From 2012 to 2016, adjusted annual increases in charge master prices in the 2 common surprise medical bill specialties analyzed in this study—28% in emergency medicine and 32% in anesthesiology—far exceeded economic inflation. These findings are particularly worrisome given that the incidence of emergency department surprise medical bills increased from 32% to 43% between 2010 and 2016, leading to greater patient financial liability.4 Patients can face legal action and wage garnishments if they are unable to pay these excessive prices.5 To date, the Commonwealth Fund has determined that only 13 states have legislation that meets its standard for comprehensive consumer protection to mitigate surprise medical bills,6 so there is growing urgency for prompt national legislation. In this analysis, emergency departments serving a higher percentage of uninsured patients raised their charges more, a potential sign of cost shifting under financial stress.1 Policy makers should consider how legislation limiting the degree of markup3 could give insurers unfair negotiating leverage over these hospitals.
The study has limitations to consider,1 including that claims reflect the billed charge, which some patients may have negotiated down. Second, this study was limited to physician professional fees, which do not account for facility fees charged by the hospitals. Finally, the claims did not differentiate between charges set by hospitals for employed physicians and those that may have been determined independently by contracted physicians.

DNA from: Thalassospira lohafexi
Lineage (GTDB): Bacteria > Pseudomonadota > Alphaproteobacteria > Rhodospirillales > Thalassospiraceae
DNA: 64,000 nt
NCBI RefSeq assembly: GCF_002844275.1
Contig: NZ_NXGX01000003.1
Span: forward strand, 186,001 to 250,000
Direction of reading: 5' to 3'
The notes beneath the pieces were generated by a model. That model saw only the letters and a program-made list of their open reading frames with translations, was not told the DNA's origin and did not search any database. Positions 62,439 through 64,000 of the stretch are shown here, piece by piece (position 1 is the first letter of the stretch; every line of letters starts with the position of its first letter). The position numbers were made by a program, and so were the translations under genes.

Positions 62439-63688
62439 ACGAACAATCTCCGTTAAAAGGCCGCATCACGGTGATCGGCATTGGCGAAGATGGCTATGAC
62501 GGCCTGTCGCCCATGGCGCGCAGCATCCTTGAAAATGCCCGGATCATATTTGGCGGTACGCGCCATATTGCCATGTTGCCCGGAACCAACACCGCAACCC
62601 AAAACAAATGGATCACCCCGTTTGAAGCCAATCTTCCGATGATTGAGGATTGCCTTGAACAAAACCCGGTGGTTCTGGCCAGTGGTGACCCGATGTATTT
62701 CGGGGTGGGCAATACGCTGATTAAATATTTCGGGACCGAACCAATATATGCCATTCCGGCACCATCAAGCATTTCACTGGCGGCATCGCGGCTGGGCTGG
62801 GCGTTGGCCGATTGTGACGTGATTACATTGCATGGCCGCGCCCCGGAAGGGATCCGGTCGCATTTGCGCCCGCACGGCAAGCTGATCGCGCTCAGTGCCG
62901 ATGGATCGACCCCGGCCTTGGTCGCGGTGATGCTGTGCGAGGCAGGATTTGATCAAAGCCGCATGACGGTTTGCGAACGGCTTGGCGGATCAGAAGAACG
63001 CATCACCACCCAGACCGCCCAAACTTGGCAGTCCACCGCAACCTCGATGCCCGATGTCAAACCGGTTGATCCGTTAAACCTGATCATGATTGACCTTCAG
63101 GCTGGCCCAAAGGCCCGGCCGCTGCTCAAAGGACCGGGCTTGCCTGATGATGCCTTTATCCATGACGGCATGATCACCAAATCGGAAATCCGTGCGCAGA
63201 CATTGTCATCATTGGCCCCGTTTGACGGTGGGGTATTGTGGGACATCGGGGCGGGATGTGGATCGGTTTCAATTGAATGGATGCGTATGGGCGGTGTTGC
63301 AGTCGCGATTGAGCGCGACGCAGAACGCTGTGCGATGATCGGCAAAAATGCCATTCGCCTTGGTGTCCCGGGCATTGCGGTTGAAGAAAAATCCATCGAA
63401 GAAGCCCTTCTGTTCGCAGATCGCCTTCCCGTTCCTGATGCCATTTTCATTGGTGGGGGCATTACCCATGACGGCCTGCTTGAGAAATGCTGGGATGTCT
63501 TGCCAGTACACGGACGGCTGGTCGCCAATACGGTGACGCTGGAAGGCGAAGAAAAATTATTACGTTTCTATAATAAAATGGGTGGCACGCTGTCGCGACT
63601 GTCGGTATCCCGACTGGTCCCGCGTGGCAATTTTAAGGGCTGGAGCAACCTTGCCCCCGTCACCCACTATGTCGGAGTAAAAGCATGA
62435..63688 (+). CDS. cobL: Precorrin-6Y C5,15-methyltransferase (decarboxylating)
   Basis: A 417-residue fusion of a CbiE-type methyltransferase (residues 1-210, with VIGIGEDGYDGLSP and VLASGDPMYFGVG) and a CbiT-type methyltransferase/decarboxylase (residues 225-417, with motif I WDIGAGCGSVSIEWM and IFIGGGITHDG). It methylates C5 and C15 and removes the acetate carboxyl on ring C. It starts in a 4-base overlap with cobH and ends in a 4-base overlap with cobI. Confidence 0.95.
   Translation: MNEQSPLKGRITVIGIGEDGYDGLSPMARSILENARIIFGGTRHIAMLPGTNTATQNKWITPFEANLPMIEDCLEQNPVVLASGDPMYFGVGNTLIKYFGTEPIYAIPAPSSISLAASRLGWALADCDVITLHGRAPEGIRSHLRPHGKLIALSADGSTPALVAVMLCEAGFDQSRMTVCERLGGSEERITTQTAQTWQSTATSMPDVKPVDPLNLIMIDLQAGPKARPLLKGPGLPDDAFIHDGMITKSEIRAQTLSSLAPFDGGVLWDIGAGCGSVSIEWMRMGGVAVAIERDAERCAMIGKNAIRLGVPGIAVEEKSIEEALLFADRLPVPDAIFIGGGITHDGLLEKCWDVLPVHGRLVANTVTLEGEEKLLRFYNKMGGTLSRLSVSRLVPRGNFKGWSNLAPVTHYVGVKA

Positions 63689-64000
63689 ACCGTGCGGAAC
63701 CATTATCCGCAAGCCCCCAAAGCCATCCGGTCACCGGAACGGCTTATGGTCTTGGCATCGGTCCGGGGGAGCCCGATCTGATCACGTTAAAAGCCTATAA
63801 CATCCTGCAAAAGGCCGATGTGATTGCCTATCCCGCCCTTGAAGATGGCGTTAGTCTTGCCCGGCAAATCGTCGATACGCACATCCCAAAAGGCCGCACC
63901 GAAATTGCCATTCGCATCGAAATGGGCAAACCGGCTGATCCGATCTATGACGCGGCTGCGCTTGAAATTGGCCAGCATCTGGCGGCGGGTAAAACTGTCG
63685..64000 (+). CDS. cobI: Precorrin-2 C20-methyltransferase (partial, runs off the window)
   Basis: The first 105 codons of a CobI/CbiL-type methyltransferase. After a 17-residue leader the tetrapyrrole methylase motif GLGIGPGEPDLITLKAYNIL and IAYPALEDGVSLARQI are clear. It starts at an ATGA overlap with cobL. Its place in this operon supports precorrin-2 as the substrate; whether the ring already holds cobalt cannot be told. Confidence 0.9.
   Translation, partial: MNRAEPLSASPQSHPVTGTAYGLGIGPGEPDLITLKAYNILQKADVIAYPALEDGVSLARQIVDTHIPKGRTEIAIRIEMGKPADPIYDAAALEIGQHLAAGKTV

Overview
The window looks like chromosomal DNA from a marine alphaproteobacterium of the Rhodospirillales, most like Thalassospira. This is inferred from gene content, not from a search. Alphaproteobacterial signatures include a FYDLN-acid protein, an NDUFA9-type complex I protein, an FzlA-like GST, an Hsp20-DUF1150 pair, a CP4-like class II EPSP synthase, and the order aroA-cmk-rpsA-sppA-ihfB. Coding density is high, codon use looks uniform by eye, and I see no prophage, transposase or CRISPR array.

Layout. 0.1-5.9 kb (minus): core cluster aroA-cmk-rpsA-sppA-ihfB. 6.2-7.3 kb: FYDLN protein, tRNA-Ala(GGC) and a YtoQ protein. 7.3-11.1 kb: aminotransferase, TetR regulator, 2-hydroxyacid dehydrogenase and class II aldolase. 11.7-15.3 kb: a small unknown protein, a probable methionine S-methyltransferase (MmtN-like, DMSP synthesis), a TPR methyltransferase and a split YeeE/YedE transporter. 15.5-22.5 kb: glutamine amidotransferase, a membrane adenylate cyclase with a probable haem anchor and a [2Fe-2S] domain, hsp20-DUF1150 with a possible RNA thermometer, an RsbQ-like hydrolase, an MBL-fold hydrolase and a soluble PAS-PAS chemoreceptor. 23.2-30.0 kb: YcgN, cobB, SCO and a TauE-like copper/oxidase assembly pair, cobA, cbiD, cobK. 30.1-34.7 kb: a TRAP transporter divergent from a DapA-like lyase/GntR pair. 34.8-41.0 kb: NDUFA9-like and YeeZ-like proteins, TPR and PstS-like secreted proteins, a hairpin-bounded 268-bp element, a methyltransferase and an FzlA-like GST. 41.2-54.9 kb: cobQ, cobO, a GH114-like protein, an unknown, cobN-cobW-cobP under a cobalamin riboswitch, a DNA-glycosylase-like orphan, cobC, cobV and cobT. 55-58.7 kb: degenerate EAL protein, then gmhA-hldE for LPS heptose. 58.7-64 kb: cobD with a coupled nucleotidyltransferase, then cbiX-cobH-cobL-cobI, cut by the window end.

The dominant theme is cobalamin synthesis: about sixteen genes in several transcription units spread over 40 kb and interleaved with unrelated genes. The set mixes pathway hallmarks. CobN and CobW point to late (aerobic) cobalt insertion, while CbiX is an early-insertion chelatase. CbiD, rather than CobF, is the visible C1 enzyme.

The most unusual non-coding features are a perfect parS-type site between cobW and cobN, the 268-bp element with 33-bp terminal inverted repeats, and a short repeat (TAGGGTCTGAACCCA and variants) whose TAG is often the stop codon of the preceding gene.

Accepted for Publication: September 8, 2019.
Corresponding Author: Tim Xu, MD, MPP, Department of Surgery, Johns Hopkins University School of Medicine, 733 N Broadway, Baltimore, MD 21205 (email@example.com).
Published Online: November 11, 2019. doi:10.1001/jamainternmed.2019.5141
Author Contributions: Dr Xu had full access to all of the data in the study and takes responsibility for the integrity of the data and the accuracy of the data analysis.
Study concept and design: Xu.
Acquisition, analysis, or interpretation of data: Xu.
Drafting of the manuscript: Xu.
Critical revision of the manuscript for important intellectual content: Xu.
Statistical analysis: Xu.
Obtained funding: Xu.
Administrative, technical, or material support: Xu.
Study supervision: Xu.
Conflict of Interest Disclosures: Dr Xu reports receiving compensation from McKinsey & Company for providing strategy consulting to hospitals, insurance companies, and pharmaceutical companies on issues unrelated to this article.
Funding/Support: Dr Xu was supported by an Alpha Omega Alpha Carolyn L. Kuckein Student Research Fellowship.
Role of the Funder/Sponsor: The funder had no role in the design and conduct of the study; collection, management, analysis, and interpretation of the data; preparation, review, or approval of the manuscript; and decision to submit the manuscript for publication.
Additional Contributions: Martin A. Makary, MD, MPH (Johns Hopkins University School of Medicine, Baltimore, Maryland), provided comments on an earlier version of this article. Anas El Turabi, MD, PhD (McKinsey & Company, Washington, DC), and Angela Park, BS (Johns Hopkins University, Baltimore, Maryland), helped with statistical modeling. They were not compensated for their contributions.